Student loan debt in the United States is at an all-time high in 2018, amounting to $1.48 trillion, according to the Federal Reserve. The average student loan debt for Class of 2016 graduates was $37,172, up six percent from the previous year.
However, those numbers shouldn’t detract students from pursuing their higher education dreams, as there are routes they can take to get a degree without burning a hole in their pockets.
For example, serving in the U.S. military has its advantages, including the opportunities to go back to school without facing the burden of rising tuition costs.
It’s thanks to legislation, like the Post-9/11 GI Bill and Montgomery GI Bill, veterans and service members who can receive education benefits.
Under the Post-9/11 GI Bill, members who began their service after Sept. 10, 2001 can earn full tuition to the college for their choice for up to 36 months, plus a monthly housing allowance and a books and supplies stipend of up to $1,000 per year.
The Montgomery GI bill gives full tuition benefits for programs like college, technical or flight school to those who have served at least two years on active duty.
For those who are thinking of a career in the medical field specifically, the military offers numerous educational and financial aid options.
The U.S. Army, in particular, has undergraduate, graduate and post-graduate health care education programs. Students can go on to join the Army Health Care Team, one of the largest comprehensive systems of health care in the country, with six corps — dental, medical, medical services, medical specialist, nurse, and veterinary.
During a recent tour to Joint Base San Antonio — Ft. Sam Houston (JBSA-FSH) — hosted by the U.S. Army Los Angeles Recruiting Battalion — educators from LA County high schools and community colleges had a chance to hear about the various post-high school options the military branch extends.
Ft. Sam Houston is the home of Army North, Army South, Army 5th Recruiting Brigade, Brooke Army Medical Center, the Institute of Surgical Research, the Army Medical Department Center and School, the Army Medical Command and the 502d Air Base Wing.
Andrea Slater-Williams, one of the education counselors at Ft. Sam Houston’s Education Center, shared that there are many routes service members, whether active duty or veterans, can take in terms of education.
“Education does not stop at that point because once they join the military, we’re pushing education as well. And the way the Army’s going right now, education is key for promotion and things of that sort. There are education benefits for the service member before they enter in active duty, during active duty status and after they get out,” Slater-Williams said.
For those who want to earn their degree while serving in the Army (as opposed to getting the degree after they return from service), the Army Reserve program allows that flexibility to attend school full time and work in a civilian position. It is a six-year service obligation to serve in the Reserve.
Some of the financial aid benefits for reservists including, but not limited to, a Selected Reserve Montgomery GI Bill (over $13,000 for college, up to $375/month for 36 months for full-time students) or the Concurrent Admissions Program (ConAp), where you can choose from more than 1,800 colleges and earn college credit while training and working in the Reserve. The ConAp also extends to new enlistees in the regular Army.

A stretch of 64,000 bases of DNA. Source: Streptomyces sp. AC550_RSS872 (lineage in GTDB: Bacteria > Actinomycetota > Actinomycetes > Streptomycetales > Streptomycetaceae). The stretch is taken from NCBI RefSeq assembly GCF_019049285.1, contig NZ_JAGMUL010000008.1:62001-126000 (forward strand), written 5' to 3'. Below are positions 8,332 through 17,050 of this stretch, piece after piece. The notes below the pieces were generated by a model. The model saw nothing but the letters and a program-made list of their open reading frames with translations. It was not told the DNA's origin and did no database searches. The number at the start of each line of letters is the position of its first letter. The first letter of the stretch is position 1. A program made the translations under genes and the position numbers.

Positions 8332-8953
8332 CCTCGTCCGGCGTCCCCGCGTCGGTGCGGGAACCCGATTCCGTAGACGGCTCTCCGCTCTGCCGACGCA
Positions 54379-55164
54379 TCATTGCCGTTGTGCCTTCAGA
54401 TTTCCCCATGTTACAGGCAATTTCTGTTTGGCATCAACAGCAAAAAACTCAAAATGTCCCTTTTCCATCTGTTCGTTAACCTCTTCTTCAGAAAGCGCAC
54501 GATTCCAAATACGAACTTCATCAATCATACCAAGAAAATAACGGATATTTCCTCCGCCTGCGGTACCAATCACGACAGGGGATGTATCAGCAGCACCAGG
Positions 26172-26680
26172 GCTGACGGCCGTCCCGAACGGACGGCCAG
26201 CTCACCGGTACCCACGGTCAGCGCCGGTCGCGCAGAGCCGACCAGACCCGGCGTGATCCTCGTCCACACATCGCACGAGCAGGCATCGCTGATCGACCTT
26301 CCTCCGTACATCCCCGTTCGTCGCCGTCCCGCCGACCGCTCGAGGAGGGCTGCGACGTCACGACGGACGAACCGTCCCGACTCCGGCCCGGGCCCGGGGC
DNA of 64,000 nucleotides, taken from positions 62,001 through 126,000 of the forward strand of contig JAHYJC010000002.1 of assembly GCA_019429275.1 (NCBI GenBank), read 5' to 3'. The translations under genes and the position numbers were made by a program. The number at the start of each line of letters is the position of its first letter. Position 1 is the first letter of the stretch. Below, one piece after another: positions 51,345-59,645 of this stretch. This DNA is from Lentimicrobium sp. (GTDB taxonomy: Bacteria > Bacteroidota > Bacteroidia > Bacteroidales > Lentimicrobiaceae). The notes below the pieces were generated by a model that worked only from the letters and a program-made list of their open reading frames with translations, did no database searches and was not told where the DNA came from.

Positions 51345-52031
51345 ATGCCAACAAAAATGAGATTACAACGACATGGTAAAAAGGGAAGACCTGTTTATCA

“When they’re choosing Army tuition assistance, part of that process is them doing about a 14-page career assessment. We want to make sure that they’re going to school for something that they want to do, to work in the field that they want to work in. So they’re going to do the assessment and find a career that suits themFrom there, we’re going to guide them or the system guides them to choose a career goal. They will then choose a degree plan and find this school that offers that degree. It’s all this in the system, a really cool program,” Slater-Williams said.
These benefits don’t just cover the student itself — his or her spouse can also avail of the opportunities.
Under the Military Spouse Education and Career Opportunities program, eligible military spouses receive funding support for education, licensing and credentials, career counseling services, and employment readiness tools and resources to assist them at any level.
“They’re eligible to give their spouses money and this money is called the MyCAA, my Career Advancement Account. They don’t have to commit any extra time. This is not actually an Army incentive but for dependents, they’re able to get it,” Slater-Williams explained. “With this, the spouses are able to get up to $4,000. That’s $2,000 the first year, $2,000 next year in order to get an associate’s degree, licensure certification. This was implemented so service members’ spouses are then able to get employed.”
According to the Army, program resources include: Military OneSource SECO Career Center where certified career counselors provide comprehensive counseling services at no cost; The My Career Advancement Account (MyCAA) Scholarship, which is a workforce development program that provides up to a $4,000 scholarship for education, training and licensing to eligible military spouses; and the Military Spouse Employment Partnership (MSEP), which is an employment and career partnership connecting military spouses with more than
270 corporate partner employers who have pledged to recruit, hire, promote and retain military spouses in portable careers.
For more of the education benefits, please visit https://www.goarmy.com/benefits/education-benefits.html. A feature on the medical education programs that the U.S. Army offers will be in next week’s MDWK Magazine edition.